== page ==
For style leaders and design lovers.
Thank you for signing up to LivingEtc. You will receive a verification email shortly.
There was a problem. Please refresh the page and try again.
Decorating with neutrals is not as easy as just putting a load of pale things into a room and hoping for the best. Done well it can be warming, rich, nuanced, inviting and visually intriguing. Get just the right tone of beige and match it with just the right shade of cream and you've got a palette that is so much bolder than the sum of its parts.
In fact, subtle honeyed tones are a big interior design trend in 2023. And so we asked our color expert Ruth Mottershead, Little Greene's creative director, to decode exactly how to work them.
How to pair neutrals harmoniously
Each of the tones used within this scheme are based on natural pigments. The overarching brown on the ceiling contains umber, the off white on the walls contains a pink hue representative of red oxide and a touch of muted ochre. All of these pigments have an inherent warmth to them, and the use of these tones in combination naturally creates a gentle and inviting atmosphere. The wall tiles are slightly cooler in that they have a more stoney, grey tone to them, and the sofa contains a little yellow.
The variety of neutral tones within the scheme adds depth to the space and the arrangement of these colors alongside the natural materials provides softness and tranquillity. It is a completely harmonious scheme brought about by the subtle complexity of these natural pigments.
Honey tones, browns and stones are all set to be strong color trends for 2023. We have found ourselves torn between beige and yellow in the search for gentle colour and the desire to bring earthier tones into our homes. In recent years, there has been a steady transition from cool to warm greys – and this year, a clear move to neutrals with much warmer undertones. Stone tones based on pinks, yellows and browns have become popular thanks to the human desire for warmth, and this natural transition has led to the popularity of chocolately tones and cosy browns.
Painting the ceiling a bold color creates a canopy over a space. In this case, the brown ceiling pulls all the elements within the room together, providing definition and a clear perimeter to the scheme. This is a contemporary way of decorating and the treatment of the same room in the opposite way would create a much more traditional result. Using the brown on the walls and a neutral color on the ceiling would create a space that feels much darker and more enclosed. This brown works particularly well as it balances the scheme – it provides harmony due to the strength of colour, and its undertones are directly represented in other elements.
The wall color – a soft neutral with yellow and pink undertones – acts as a related color, bridging the gap between the warm, bold brown on the ceiling and the cooler tones within the soft grey tiles. This off white provides light, warmth and spaciousness to the scheme, softening the hard floor and creating a gentle, harmonious finish. The yellow and pink undertones ensure the flooring and tiles don’t appear too harsh or cold. Combining this colour with natural materials, on-trend brown, gentle neutrals and soft pinks creates a contemporary interior space. Any more yellow and the room may begin to feel a little more traditional; the hard materials in the scheme keep it contemporary.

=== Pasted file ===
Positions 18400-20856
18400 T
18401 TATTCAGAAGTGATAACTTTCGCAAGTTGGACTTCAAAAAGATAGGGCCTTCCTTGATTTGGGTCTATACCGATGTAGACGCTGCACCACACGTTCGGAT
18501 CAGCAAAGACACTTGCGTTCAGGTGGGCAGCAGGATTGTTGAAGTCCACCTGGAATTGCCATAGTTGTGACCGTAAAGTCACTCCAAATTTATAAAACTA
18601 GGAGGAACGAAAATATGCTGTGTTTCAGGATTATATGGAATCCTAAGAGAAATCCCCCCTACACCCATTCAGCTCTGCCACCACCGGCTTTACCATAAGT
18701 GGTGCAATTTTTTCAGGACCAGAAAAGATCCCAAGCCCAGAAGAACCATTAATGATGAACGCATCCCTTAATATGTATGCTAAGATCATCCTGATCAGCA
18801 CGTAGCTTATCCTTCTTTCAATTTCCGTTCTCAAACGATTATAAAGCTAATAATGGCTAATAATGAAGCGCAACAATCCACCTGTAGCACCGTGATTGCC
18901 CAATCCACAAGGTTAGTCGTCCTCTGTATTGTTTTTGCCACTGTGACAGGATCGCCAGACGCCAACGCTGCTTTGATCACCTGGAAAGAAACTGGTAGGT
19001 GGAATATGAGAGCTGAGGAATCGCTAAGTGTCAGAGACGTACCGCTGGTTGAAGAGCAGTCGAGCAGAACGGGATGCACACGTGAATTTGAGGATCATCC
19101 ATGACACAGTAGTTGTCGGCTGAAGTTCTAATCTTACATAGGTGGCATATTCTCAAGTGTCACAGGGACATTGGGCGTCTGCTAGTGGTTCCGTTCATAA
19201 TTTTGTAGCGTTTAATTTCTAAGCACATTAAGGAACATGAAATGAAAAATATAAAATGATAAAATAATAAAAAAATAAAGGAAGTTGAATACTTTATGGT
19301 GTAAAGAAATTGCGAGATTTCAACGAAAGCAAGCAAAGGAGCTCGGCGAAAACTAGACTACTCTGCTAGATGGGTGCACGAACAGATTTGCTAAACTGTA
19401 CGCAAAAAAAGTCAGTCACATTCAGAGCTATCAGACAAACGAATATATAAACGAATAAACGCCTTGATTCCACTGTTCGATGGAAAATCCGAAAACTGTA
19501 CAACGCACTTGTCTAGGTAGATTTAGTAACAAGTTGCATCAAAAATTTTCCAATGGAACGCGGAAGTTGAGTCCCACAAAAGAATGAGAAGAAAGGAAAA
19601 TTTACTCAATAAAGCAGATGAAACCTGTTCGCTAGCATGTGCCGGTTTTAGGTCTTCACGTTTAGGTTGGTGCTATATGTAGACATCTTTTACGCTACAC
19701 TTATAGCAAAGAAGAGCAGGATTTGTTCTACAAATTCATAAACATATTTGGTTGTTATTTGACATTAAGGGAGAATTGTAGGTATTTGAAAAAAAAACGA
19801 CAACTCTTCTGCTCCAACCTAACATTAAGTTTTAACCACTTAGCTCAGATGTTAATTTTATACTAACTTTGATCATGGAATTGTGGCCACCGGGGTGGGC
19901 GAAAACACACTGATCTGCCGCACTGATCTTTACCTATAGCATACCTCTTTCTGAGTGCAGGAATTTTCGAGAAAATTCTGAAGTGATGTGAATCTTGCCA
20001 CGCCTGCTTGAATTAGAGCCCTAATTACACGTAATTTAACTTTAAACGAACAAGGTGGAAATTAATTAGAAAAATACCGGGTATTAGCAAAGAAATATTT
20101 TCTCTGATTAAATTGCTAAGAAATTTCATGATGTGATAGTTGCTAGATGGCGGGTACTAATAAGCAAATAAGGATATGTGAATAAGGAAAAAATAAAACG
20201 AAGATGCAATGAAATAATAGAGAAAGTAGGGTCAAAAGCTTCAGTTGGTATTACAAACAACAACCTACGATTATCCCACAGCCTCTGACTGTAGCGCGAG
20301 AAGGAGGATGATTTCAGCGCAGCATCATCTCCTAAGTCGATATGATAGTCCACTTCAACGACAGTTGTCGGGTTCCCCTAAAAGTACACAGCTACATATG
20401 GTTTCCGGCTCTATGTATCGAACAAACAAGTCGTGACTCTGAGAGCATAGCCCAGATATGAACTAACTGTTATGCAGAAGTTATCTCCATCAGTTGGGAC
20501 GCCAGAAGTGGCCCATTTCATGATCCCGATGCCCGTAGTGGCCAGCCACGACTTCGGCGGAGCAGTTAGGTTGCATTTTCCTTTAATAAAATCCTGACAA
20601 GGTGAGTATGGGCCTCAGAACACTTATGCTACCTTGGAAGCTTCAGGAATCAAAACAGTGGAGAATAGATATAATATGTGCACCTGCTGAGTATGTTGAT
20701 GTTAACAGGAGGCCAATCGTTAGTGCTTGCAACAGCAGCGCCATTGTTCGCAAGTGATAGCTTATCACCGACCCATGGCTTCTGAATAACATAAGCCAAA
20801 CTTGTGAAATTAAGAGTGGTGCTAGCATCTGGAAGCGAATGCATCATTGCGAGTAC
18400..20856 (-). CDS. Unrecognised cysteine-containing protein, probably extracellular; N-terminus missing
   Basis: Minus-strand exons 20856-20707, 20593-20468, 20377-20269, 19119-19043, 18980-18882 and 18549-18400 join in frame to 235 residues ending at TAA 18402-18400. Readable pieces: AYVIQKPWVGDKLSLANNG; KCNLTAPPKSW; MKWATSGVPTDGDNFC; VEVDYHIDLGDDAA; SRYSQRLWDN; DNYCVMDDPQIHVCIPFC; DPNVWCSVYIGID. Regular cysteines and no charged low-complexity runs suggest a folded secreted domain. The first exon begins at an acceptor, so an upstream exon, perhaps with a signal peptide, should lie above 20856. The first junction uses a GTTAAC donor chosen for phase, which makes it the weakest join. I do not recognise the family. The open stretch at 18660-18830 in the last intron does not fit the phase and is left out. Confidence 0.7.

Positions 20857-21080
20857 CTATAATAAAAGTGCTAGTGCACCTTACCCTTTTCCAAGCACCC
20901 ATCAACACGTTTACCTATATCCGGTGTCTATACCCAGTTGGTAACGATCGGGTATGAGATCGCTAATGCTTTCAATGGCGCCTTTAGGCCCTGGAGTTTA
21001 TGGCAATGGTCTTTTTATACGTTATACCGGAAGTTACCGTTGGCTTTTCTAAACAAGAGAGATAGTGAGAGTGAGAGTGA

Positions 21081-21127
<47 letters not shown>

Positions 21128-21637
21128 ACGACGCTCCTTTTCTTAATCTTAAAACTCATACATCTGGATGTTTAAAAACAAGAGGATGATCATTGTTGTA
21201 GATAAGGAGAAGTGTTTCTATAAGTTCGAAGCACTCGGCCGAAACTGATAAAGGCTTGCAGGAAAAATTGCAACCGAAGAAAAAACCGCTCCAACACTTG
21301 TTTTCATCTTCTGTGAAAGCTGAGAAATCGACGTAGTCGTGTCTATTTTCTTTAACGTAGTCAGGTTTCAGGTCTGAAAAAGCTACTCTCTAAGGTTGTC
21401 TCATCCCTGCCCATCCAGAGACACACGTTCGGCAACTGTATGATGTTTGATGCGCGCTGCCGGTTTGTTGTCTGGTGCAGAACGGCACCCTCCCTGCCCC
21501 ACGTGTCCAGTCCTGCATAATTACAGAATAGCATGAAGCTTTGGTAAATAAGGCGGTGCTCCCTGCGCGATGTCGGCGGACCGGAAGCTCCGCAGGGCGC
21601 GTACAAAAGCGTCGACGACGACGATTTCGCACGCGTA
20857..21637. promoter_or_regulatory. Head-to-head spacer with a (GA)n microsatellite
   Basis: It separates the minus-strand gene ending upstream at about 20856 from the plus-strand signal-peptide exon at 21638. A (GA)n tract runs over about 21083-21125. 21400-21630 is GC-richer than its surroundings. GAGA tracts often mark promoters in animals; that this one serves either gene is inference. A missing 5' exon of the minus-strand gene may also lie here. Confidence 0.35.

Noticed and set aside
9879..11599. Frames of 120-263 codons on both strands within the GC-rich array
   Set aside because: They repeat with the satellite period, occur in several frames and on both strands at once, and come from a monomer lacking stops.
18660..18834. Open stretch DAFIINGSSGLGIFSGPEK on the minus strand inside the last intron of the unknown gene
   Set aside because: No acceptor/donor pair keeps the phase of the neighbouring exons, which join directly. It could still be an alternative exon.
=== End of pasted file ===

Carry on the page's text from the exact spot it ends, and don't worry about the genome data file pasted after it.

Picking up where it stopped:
The curved sofa and large table also provide softness within the scheme. The table reflects the colour of the grey in the tiles but its curvaceous form brings a more gentle approach to the colour. In a similar way, the textural sofa reflects the colour of the white tiles, providing a softer representation.
The lower part of the tile has a grey undertone, which softens the black, white and grey flooring. The upper part of the tiling is a warmer white, which acts as a related color to both the grey tile and the off-white wall. The ombre provides a smooth transition between the flooring and wall colours as well as more dynamism: without the tiling, the scheme would be much flatter.
The brown chair helps to ground the scheme, ensuring that the ceiling is tied to the rest of the space. Without the chair, the ceiling would feel disconnected, standing out on its own and drawing too much attention. The circular pale brown coffee table contrasts with the geometry of the flooring. The palette of colors within the table reflects those in the shelving and wall color, as well as the fireplace and the ceiling. The table acts as a common denominator, bringing single colors within the scheme together to provide harmony and balance.
The Livingetc Newsletter
For style leaders and design lovers.
Ruth Mottershead is the Creative Director of Little Greene, and one of the most renowned experts on exactly how to use color now. At Little Greene she has pioneered the way the brand thinks about color and pattern, creating new palettes, new pigments, and becoming the force behind sustainable paint offshoot Re:mix. She is also a regular contributor to Livingetc, as someone we turn to when we want to decode exactly how to put colors together.
5 things designers say people with good-looking entryways always have in them
Without wanting to clutter the space, there are 5 things that designers always use to bring personality and style to an entryway - how many do you have?
By Charlotte Alldis Published
Designers love Mary Fitzgerald's clutter-free walk-in closet - 'so organized, so luxe'
The Selling Sunset star shows off a walk-in closet which is all our organization dreams come true. Designers tell us why it is so effective
By Katie Daly Published